Trade Adjustment Assistance:

Program Provides an Array of Benefits and Services to Trade-Affected Workers

GAO-07-994T: Published: Jun 14, 2007. Publicly Released: Jun 14, 2007.

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Manufacturing workers face an uncertain future as manufacturing employment declines--more than 3 million manufacturing jobs have been lost in this country since 2000, many due to international trade. Furthermore, finding a new job may be harder for these workers because they tend to be older with have fewer transferable skills than other laid-off workers. The Trade Adjustment Assistance (TAA) program was established in 1962 to assist manufacturing workers who lose their jobs because of international trade. In 2002, the Congress made a number of key changes designed to expand benefits and decrease the time it takes to get workers into services. This testimony draws upon several GAO reports, including our most recently issued TAA report and our case study of five layoffs, and provides an overview of (1) how the TAA program operates, (2) recent trends in the Department of Labor's (Labor) certification of petitions, (3) the extent to which workers participate in training, (4) the extent to which workers take advantage of other TAA benefits, and (5) what is known about TAA program outcomes. We are not making new recommendations at this time. Labor generally agreed with the findings and recommendations in our referenced reports.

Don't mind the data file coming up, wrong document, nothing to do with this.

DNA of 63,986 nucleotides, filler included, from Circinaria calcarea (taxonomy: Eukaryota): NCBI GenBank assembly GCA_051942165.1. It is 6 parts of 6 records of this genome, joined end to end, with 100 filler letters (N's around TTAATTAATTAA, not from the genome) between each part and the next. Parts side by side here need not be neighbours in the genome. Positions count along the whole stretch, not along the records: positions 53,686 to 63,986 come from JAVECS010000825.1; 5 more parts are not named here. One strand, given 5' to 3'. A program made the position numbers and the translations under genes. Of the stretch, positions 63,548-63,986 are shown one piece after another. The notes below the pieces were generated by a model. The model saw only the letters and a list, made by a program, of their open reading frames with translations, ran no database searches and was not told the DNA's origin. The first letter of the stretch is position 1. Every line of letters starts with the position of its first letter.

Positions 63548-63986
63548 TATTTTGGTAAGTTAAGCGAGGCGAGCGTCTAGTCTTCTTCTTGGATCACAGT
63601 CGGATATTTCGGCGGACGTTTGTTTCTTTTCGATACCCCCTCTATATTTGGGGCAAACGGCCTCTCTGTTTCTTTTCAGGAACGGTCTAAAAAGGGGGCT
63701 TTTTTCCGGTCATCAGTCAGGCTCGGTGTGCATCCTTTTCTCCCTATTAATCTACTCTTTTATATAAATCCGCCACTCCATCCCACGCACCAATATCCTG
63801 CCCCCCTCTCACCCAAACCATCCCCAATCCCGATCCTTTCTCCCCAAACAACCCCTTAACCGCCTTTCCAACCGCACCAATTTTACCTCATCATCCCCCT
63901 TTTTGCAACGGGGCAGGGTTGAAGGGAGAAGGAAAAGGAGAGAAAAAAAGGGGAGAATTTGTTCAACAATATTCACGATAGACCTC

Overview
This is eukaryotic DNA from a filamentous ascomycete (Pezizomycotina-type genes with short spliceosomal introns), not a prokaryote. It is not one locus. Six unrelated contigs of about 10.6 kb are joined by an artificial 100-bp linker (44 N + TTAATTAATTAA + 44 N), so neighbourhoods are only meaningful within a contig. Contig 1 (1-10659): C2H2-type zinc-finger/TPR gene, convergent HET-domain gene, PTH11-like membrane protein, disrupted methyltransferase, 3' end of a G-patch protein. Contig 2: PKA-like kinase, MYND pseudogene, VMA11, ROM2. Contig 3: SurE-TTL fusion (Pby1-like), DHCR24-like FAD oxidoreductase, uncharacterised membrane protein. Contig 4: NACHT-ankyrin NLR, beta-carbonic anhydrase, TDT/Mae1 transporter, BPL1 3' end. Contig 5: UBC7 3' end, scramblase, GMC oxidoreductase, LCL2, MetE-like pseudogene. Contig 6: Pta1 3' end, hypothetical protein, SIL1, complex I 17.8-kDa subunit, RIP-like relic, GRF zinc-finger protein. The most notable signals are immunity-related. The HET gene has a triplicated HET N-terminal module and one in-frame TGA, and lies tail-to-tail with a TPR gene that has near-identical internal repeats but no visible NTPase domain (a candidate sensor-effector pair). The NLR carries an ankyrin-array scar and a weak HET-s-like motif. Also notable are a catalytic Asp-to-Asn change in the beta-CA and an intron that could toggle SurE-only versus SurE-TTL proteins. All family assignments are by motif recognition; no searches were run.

The process for enrolling trade-affected workers in the TAA program begins when a petition for TAA assistance is filed with Labor on behalf of a group of workers. Labor has generally processed these petitions in a timely manner, taking on average 32 days during the past 3 fiscal years. Once enrolled, trade-affected workers can access a variety of TAA benefits and services, including income support, job training, and health coverage. Workers typically access these services through one-stop centers where they also receive case management services, such as counseling and vocational assessments. During the past 3 fiscal years, the number of petitions certified and the number of petitions filed have declined. The proportion of petitions certified has remained relatively stable, as Labor certified about two-thirds of petitions investigated in each of these years. These petitions covered an estimated 400,000 workers. Petitions were most commonly denied because workers were not involved in the production of articles, a basic requirement of the TAA program. Nationally, the decline in the number of workers entering training from fiscal years 2004 to 2006 parallels a decline in the estimated number of trade-affected workers. However, there are wide state-to-state variations in this trend. Sixteen states reported a decrease in training enrollment during the past 3 fiscal years, while 20 states reported an increase. We also found that few TAA participants take advantage of the wage insurance and health coverage benefits. Although the number of new workers receiving the wage insurance benefit has increased from 1,400 in 2004, to about 3,200 in 2006, the number remains small--two-thirds of the states estimate that 5 percent or less of their TAA participants received wage insurance in fiscal year 2006. Participation in the health coverage benefit is also low. Approximately 6,900 workers enrolled for the first time in the advance health coverage benefit in fiscal year 2006. Finally, we found that the nationwide TAA performance data that are currently available do not provide a complete and credible picture of the program's performance. However, at our five case study sites, we found that most of the workers who lost their jobs because of foreign trade had either found a job or retired at the time of our survey. The majority of reemployed workers earned less in their new jobs than they had previously earned, but generally replaced about 80 percent or more of their pre-layoff wages.

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